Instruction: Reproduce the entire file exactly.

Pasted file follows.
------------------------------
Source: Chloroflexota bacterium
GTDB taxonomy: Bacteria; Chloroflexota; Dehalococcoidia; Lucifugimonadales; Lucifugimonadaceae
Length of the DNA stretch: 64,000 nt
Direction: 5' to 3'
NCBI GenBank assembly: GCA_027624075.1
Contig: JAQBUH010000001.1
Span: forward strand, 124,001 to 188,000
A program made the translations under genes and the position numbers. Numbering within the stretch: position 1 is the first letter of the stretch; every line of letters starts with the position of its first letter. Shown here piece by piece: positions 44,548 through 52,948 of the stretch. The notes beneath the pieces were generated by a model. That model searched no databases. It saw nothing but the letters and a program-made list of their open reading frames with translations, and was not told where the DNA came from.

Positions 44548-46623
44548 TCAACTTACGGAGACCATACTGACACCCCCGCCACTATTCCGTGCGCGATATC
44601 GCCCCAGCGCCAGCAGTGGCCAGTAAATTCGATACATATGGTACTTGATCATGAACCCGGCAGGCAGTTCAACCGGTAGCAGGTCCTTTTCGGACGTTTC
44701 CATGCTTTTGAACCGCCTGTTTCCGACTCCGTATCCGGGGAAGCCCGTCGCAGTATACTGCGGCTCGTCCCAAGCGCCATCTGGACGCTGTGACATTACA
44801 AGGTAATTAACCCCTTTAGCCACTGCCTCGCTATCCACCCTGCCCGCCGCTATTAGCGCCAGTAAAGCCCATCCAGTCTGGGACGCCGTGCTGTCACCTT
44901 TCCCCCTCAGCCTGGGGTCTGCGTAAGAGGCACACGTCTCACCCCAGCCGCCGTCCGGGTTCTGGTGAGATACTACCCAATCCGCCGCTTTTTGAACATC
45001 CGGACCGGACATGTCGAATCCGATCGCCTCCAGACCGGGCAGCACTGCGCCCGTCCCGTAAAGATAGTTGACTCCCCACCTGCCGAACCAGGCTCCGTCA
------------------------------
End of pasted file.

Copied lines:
Source: Chloroflexota bacterium
GTDB taxonomy: Bacteria; Chloroflexota; Dehalococcoidia; Lucifugimonadales; Lucifugimonadaceae
Length of the DNA stretch: 64,000 nt
Direction: 5' to 3'
NCBI GenBank assembly: GCA_027624075.1
Contig: JAQBUH010000001.1
Span: forward strand, 124,001 to 188,000
A program made the translations under genes and the position numbers. Numbering within the stretch: position 1 is the first letter of the stretch; every line of letters starts with the position of its first letter. Shown here piece by piece: positions 44,548 through 52,948 of the stretch. The notes beneath the pieces were generated by a model. That model searched no databases. It saw nothing but the letters and a program-made list of their open reading frames with translations, and was not told where the DNA came from.

Positions 44548-46623
44548 TCAACTTACGGAGACCATACTGACACCCCCGCCACTATTCCGTGCGCGATATC
44601 GCCCCAGCGCCAGCAGTGGCCAGTAAATTCGATACATATGGTACTTGATCATGAACCCGGCAGGCAGTTCAACCGGTAGCAGGTCCTTTTCGGACGTTTC
44701 CATGCTTTTGAACCGCCTGTTTCCGACTCCGTATCCGGGGAAGCCCGTCGCAGTATACTGCGGCTCGTCCCAAGCGCCATCTGGACGCTGTGACATTACA
44801 AGGTAATTAACCCCTTTAGCCACTGCCTCGCTATCCACCCTGCCCGCCGCTATTAGCGCCAGTAAAGCCCATCCAGTCTGGGACGCCGTGCTGTCACCTT
44901 TCCCCCTCAGCCTGGGGTCTGCGTAAGAGGCACACGTCTCACCCCAGCCGCCGTCCGGGTTCTGGTGAGATACTACCCAATCCGCCGCTTTTTGAACATC
45001 CGGACCGGACATGTCGAATCCGATCGCCTCCAGACCGGGCAGCACTGCGCCCGTCCCGTAAAGATAGTTGACTCCCCACCTGCCGAACCAGGCTCCGTCA